The Girl Who Wrote in Silk

The daughter of a successful Seattle businessman, Inara Erickson has planned to follow her father into international business. But when her aunt Dahlia dies, Inara inherits the family's rural estate on Orcas Island and makes a startling discovery. Hidden under a loose stair tread is a richly embroidered robe sleeve of blue silk, depicting scenes full of Chinese symbolism that seem to tell a story. Fascinated by the sleeve's beauty, Inara digs into its history and discovers a connection to Liu Mei Lien, a Chinese woman who lived on Orcas Island more than a century earlier.

In her debut novel, The Girl Who Wrote in Silk, Kelli Estes stitches a compelling dual narrative. Her depiction of 1880s Seattle draws on the well-documented eviction of hundreds of Chinese people from their homes and businesses throughout Washington State. Left entirely alone, Mei Lien manages to build a life for herself, but is haunted by her family's tragic fate. Meanwhile, Inara falls in love with the Chinese American history professor who helps her research Mei Lien's embroidery--but their relationship is jeopardized when Inara uncovers a shameful family secret. Inara is also working to transform Aunt Dahlia's old house into a boutique hotel, but she must convince her father (her primary investor) that she's capable of fulfilling her dream.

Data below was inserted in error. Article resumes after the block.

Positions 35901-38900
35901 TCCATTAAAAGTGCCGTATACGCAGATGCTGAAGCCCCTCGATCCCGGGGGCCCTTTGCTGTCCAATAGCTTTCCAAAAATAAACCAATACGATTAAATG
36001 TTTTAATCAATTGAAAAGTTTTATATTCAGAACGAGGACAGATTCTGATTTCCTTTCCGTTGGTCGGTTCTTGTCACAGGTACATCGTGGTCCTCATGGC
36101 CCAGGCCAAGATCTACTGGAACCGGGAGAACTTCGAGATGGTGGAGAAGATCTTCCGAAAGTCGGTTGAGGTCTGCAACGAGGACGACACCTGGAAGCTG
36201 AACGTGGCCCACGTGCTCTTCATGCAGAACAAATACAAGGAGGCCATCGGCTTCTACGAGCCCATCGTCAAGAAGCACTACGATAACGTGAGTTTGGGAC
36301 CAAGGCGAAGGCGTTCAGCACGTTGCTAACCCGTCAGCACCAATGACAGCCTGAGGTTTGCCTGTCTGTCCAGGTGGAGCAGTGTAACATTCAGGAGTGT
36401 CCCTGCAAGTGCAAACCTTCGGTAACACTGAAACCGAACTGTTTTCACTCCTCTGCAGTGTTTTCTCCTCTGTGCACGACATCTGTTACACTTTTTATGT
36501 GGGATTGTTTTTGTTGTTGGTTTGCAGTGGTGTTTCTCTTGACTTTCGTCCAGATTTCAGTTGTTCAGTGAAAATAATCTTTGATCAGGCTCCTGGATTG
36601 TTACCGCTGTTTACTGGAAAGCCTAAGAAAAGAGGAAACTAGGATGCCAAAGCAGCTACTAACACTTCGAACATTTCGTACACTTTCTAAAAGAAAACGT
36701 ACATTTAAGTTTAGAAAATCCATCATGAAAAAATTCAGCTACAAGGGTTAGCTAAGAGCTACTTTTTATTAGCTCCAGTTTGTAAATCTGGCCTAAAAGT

Though readers may predict the end of Inara's story, the historical narrative offers many more surprises. Like the multicolored silks on Mei Lien's sleeve, the novel's two stories eventually blend together to form a harmonious whole. --Katie Noah Gibson, blogger at Cakes, Tea and Dreams

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